Your Rat Terrier Chihuahua mix has some genetic predispositions to specific health problems. Chihuahuas are prone to heart problems like patent ductus arteriosis, mitral valve disease, eye disease, patellar luxation, and idiopathic epilepsy. Rat Terriers may have a tendency towards hip dysplasia, patellar luxation, Legg-Calve-Perthes disease, and cardiac and eye disorders.
Because there’s an increased incidence of hip dysplasia in individuals from both breeds, pay special attention to your Ratcha’s growth rates. If they show gait abnormalities, ask your vet about luxating patellas. Consider cardiac and PLL (Primary Lens Luxation) DNA tests.
Depending on the parent breeds, most mixed breed pups will be healthier than their purebred parents. There’s a lower incidence of crosses expressing negative recessive traits when two breeds with different foundation stock are used in the mix. This is an advantage of adopting a mixed breed dog.
Choose a high-quality formula that meets the Association of American Feed Control Officials (AAFCO) standards and is designed for your pup’s first year of life. Feed for moderate growth during his first year to reduce the health risks associated with dysplasia. Feed according to the weight chart on your food brand, and keep an eye on his body condition to adjust his intake as needed.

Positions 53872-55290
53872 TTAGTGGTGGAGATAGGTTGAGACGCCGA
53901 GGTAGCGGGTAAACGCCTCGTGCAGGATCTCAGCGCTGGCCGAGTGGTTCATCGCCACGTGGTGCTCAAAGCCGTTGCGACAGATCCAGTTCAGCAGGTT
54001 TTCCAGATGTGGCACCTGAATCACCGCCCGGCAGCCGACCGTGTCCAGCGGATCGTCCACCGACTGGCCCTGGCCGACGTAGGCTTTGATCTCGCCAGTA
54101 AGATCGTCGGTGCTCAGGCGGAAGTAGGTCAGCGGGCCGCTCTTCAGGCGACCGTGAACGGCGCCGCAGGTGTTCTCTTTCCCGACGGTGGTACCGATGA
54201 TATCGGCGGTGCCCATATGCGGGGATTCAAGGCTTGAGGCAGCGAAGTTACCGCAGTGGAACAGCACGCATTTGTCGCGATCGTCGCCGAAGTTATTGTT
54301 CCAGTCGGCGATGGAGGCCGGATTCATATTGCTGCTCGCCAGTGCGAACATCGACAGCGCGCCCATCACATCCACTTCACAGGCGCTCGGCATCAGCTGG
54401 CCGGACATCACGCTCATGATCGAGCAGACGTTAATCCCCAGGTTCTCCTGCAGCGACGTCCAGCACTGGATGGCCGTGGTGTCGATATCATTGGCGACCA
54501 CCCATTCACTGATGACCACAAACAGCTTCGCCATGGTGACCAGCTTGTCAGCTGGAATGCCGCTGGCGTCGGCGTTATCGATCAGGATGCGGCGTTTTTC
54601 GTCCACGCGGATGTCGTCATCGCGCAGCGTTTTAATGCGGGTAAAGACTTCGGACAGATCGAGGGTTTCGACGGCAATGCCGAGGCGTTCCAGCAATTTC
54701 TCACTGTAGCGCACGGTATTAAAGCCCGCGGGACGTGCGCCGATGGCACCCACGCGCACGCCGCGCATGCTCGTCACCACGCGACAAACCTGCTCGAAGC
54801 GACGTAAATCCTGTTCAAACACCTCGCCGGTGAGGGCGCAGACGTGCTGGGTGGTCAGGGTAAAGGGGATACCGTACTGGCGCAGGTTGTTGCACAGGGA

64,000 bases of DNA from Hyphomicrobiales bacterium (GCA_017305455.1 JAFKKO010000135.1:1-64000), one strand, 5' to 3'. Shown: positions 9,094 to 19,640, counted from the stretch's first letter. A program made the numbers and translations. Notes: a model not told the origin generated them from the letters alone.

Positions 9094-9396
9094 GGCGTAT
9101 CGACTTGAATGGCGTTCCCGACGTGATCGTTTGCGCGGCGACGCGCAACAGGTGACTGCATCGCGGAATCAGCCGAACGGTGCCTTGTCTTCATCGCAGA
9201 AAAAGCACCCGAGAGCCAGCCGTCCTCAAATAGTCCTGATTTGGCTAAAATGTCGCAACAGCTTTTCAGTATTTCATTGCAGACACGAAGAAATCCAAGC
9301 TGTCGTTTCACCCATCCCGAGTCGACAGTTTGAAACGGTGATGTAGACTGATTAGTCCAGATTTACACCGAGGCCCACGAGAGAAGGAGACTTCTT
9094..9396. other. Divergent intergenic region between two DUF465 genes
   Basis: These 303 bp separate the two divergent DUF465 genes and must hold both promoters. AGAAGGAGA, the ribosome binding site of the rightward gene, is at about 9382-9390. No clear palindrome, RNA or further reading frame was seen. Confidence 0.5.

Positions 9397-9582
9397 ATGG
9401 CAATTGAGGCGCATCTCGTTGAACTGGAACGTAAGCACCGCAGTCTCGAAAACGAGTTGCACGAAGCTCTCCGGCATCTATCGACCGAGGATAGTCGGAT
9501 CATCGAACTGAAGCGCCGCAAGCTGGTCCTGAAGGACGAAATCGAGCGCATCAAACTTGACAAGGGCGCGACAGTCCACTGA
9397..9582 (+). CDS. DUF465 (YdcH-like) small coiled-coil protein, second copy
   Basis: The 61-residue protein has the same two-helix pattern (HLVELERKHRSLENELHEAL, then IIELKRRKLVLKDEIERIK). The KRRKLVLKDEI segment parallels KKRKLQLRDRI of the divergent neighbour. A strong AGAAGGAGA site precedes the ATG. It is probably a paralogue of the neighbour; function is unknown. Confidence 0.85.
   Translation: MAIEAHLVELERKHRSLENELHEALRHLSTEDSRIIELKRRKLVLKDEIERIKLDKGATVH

A high-quality kibble including meat protein, fiber, healthy carbs, omega-3 fatty acids, vitamins, and minerals will meet your Ratcha’s nutritional needs. Terriers often have skin allergies, so choosing a formula with a protein source unlikely to trigger an allergy is a good idea.
Your Ratcha will shed, but not as much as other dogs. His small size and seasonal shedding habit make a relatively light hair load in the house for most of the year. Wipe his short coat daily with a hound mitt to remove debris and loose hair. This tool is excellent for stimulating oil production in the coat. You’ll need to step it up during shedding season to manage the loose hair. A slicker brush serves as a shedding tool for this short-haired pup.